☐ Socks - We only use Darn Tough socks. They are super comfortable and durable, and have a lifetime warranty. Use the Darn Tough Light Hiker or Darn Tough Men's Hunter Boot Sock, $25
☐ Hat - Sitka Quick-Dry Hat, $30
☐ Jacket - We like the KUIU Kenai Hooded Synthetic Jacket, $259, 15.5oz. Also, review the Sitka Kelvin Active Jacket, $289, 15oz, or First Lite Men's Uncompahgre 2.0 Puffy Jacket, $210, 17oz
☐ Rain jacket - First Lite Vapor Stormlight Rainwear, $300, 12oz
☐ Rain pants (optional) - Sitka Dewpoint Pants, $235, 10.4oz
☐ Beanie - First Lite Beanie, $25, 3.2oz
☐ Neck gaiter / Buff - Buff, $15, 1.5oz
☐ Gloves - Outdoor Research Flurry Gloves for liners, $30, 3.5oz. For a shell, the Outdoor Research Revel Shell works OK for warmer temps. For wet weather, make sure to take multiple sets of fleece or wool liners. You can dry them out by putting them in your sleeping bag at night.
☐ Gaiters - Peax Storm Castle Gaiters, $120, 11oz
☐ Boots / shoes - We use the Scarpa Zodiak Plus GTX, $300, 1lb 3oz per pair. If you prefer a lighter boot for early season, check out the Salomon X Ultra Mid. The X Ultras are as comfortable as running shoes and work great if you don't navigate too many boulder fields (not as stiff so sharp rocks can tire your feet). We also like the comfortable Salomon Men's Quest which is what the Navy SEALS wear. For later hunts in colder weather, we recommend Schnee's Boots. Boots are a super crucial and personal thing. Try a dozen on before you pick one. Bad boots can make or break a trip.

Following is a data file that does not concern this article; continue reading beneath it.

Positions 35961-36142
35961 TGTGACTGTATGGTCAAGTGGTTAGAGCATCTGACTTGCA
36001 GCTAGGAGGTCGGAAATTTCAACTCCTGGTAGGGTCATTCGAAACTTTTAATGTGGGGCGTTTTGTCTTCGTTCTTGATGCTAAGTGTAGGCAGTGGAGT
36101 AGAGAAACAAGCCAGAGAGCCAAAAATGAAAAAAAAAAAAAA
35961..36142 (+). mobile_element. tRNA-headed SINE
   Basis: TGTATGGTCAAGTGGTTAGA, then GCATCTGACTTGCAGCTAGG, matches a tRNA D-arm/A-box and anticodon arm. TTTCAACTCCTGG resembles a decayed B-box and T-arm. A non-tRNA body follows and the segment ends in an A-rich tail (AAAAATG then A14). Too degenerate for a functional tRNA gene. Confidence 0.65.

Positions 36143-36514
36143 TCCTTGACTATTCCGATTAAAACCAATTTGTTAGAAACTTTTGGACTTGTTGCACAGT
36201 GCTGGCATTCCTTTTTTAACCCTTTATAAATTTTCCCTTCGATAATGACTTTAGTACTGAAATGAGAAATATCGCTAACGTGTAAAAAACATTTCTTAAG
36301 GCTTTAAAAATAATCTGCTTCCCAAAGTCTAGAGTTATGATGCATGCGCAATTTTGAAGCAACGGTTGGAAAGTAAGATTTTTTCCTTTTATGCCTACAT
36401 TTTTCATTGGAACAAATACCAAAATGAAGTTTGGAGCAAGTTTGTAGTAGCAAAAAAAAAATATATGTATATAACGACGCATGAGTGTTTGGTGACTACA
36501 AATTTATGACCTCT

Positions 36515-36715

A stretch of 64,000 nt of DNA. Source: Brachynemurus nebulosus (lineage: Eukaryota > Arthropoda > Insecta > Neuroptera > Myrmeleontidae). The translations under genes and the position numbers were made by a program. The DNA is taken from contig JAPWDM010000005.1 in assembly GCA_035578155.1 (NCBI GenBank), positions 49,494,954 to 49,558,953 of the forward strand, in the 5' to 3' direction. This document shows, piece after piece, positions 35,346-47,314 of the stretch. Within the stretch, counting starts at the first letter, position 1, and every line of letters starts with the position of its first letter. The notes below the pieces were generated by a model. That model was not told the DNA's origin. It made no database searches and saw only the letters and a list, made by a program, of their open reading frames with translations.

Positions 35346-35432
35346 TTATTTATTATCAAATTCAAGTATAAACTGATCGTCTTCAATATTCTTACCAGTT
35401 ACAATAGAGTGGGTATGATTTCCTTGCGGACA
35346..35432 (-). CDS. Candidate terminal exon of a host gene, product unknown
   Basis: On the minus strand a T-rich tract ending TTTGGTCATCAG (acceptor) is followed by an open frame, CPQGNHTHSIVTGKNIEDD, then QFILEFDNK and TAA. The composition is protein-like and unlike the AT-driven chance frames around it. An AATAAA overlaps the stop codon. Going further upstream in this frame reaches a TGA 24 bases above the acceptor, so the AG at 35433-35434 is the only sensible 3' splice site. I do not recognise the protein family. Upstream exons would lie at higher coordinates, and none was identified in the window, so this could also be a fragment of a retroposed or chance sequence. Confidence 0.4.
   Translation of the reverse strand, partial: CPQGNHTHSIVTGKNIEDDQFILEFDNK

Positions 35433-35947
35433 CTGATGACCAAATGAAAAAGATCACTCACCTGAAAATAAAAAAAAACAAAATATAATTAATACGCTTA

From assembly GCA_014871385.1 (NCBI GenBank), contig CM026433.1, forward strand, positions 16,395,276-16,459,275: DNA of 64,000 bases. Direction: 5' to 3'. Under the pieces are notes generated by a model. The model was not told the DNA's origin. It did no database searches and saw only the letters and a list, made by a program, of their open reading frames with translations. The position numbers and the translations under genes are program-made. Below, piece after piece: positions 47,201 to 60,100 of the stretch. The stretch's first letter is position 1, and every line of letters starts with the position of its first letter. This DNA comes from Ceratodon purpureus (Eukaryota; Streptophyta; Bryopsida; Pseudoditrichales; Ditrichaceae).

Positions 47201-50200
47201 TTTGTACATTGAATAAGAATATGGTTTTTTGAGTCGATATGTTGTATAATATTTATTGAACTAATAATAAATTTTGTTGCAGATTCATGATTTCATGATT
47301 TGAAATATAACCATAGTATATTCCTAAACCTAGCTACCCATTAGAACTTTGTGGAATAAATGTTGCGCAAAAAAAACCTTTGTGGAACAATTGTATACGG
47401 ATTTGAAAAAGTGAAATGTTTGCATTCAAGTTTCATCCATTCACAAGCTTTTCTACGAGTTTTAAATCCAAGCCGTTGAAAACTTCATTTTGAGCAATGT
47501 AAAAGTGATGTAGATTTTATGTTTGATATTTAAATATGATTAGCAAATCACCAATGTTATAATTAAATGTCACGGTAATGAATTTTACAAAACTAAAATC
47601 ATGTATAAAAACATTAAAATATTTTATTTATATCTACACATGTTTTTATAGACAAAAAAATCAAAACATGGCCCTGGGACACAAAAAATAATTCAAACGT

☐ Watch - Garmin Instinct, $350, 1.8oz. For an inexpensive GPS watch, the Instinct is a great option. Garmin also make a Solar Instinct, which can go months without needing a charge.
☐ Sunglasses - Maui Jim Stingray, $250, 0.5oz. Make sure to get polarized if you do any fishing.
☐ Binoculars / chest harness - Maven C.3 10x50mm, $475, 28oz, with a Marsupial Gear Chest Harness, $90, 12.5oz (add on the rangefinder pouch for an extra $32.
☐ Spotting scope (optional) - The Kowa TSN 553, $1800, 28.5oz is probably the best all around high-quality backcountry spotting scope. If you are in need of a cheaper option, take a look at the Maven CS.1 15-45X65, $800, 40.4oz. If you want super light and super inexpensive, then take a hard look at the Kowa TSN 501, $350, 14oz.
☐ Tripod /adapter (optional) - Sirui T-024SK Tripod with VA-5 Video Head, $300, 2 lbs 15.7 oz. After a ton of research, this tripod and head emerged at the top. It's lightweight and super tough and easy to use. The VA-5 pan head over a ball head will give you the most performance and efficiency for long glassing sessions. Use ARCA plates for your binos and spotter. For an inexpensive bino adapter, check out the Uni-Dapter.
☐ Rangefinder - Vortex Optics Ranger 1800 Laser Rangefinder, $289, 7.7oz
☐ Lens cleaning cloth - Anything like this will work, $$
☐ Bow / arrows / release - Use what you have, there is a lot of good equipment out there. Amazon has a lot of Scott and Tru-Fire releases.
☐ Rifle / ammunition - Use what you have. For scopes, we recommend a variable power scope from Maven or Leupold. The Leupold VX-3i 4.5-14x50mm Riflescope is pretty sweet.
☐ Knives - Outdoor Edge RazorLite, $40, 6.4oz. This knife has a stiffer blade than a Havalon, and also doesn't require pliers for changing blades.
☐ Game bags / rope - Allen Backcountry Quarter Bags, $30, 16oz. 1.8mm paracord, $10, 2.0oz. Take 30-40ft to use for putting game bags up in trees, for use in an emergency, or if you need to secure your tent down better in high winds.
☐ Hunting licenses / electrical tape - Obviously use whatever tags you have! Electrical tape, $$, 1oz
☐ Wind check powder - Dead Down Wind, $4, 1oz
☐ Glassing butt pad - REDCAMP Foam Hiking Seat Pad (off brand version of Z-rest pad), $17, 2oz